July 26, 2021
July 26, 2021
July 19, 2022
Educational Research and Methods
This work-in-progress paper seeks to identify the barriers faculty face when using active learning in an online setting. Much research has been conducted in the past that focuses on the barriers that faculty face when trying to implement active learning in their STEM classrooms, but little has been done to address if similar barriers exist in online instruction. Past research has found that faculty barriers to using active learning in a face-to-face setting could be broken into seven main categories: infrastructure/culture, lack of knowledge or skills in effective teaching practices, fear of student resistance, time/effort, classroom and curriculum, teacher disposition, and community (Finelli, et al., 2014). With the sudden shift in classroom instruction to online settings, this paper seeks to answer what barriers exist for faculty using active learning in an online setting using this previously established framework for face-to-face instruction.
In order to answer this question, 32 instructors from across the Midwest participated in online focus groups that sought to identify these barriers. The instructors were broken into four categories, based on the type of schools in which they were teaching at (doctoral granting, masters granting, bachelors granting, and associates colleges) and recruitment aimed to have equal participation from each category. During the one-hour focus groups, instructors were asked about what barriers they faced as well as what they perceived to be the largest barrier when trying to implement active learning into their online classes. Although this research was conducted in the midst of the COVID-19 pandemic, instructors were asked to focus on barriers that would be present, regardless of the pandemic.
We found that many of the same barriers exist in the online classroom setting that were found in the previous literature focused on face-to-face instruction. This includes infrastructure (e.g. software licensing, required online platforms such as Canvas or Blackboard), lack of knowledge on how to effectively use active learning in an online setting, student resistance (e.g. students refusing to unmute themselves, students not honestly completing active learning activities), time/effort tied to creating online active learning modules, and classroom and curriculum. An additional barrier found through this work was centered around technology. Many teachers cited both software and hardware as a barrier to using active learning in their online classes. Current technologies do not allow teachers to easily sense or “read the room” to know and understand if their students are following in the activities. Additionally, instructors described a difficulty in building an online class rapport that is conducive to students working together through activities. This paper will present a preliminary analysis of the data collected with a focus on all of the barriers faculty cited, as well as those the faculty indicated as being their largest in using online active learning.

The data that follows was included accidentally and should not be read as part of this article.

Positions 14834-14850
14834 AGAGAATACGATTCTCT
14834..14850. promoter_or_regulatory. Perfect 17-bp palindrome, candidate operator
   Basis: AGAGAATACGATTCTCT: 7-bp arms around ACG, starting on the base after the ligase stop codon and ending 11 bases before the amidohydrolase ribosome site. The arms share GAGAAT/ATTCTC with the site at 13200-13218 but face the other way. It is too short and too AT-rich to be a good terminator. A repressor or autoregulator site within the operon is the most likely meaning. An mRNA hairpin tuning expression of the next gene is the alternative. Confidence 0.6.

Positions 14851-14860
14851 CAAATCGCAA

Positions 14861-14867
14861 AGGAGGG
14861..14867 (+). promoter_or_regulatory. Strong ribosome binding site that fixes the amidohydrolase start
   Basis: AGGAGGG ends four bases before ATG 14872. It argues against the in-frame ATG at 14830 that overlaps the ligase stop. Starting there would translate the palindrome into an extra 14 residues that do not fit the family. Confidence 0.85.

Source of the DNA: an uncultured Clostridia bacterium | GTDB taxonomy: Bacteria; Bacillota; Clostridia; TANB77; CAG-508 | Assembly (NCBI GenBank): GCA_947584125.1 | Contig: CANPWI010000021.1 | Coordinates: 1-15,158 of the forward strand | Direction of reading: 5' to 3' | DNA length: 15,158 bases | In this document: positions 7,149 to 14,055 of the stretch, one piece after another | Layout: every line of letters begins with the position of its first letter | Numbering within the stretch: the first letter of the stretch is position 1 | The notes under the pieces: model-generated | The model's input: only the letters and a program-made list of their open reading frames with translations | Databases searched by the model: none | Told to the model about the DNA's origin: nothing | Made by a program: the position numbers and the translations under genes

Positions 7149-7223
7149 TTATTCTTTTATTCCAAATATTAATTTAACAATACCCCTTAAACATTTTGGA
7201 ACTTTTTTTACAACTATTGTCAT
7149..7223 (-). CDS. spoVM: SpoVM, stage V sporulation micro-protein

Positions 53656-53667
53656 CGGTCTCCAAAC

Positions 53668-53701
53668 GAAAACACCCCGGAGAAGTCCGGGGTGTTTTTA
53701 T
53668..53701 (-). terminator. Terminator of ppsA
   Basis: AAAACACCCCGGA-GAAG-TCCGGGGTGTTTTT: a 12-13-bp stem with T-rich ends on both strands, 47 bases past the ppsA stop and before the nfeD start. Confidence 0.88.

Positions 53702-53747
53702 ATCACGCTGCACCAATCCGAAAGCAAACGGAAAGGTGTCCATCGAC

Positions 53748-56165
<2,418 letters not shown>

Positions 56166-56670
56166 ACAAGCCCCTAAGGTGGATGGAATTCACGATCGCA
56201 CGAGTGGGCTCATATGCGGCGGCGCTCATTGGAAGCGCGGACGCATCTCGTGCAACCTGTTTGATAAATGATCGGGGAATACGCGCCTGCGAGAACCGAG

Marlor, L. K., & Finelli, C. J., & Carroll, L. J. (2021, July), Work in Progress: Barriers Instructors Encounter when Using Active Learning in an Online Classroom Setting Paper presented at 2021 ASEE Virtual Annual Conference Content Access, Virtual Conference. https://peer.asee.org/38125
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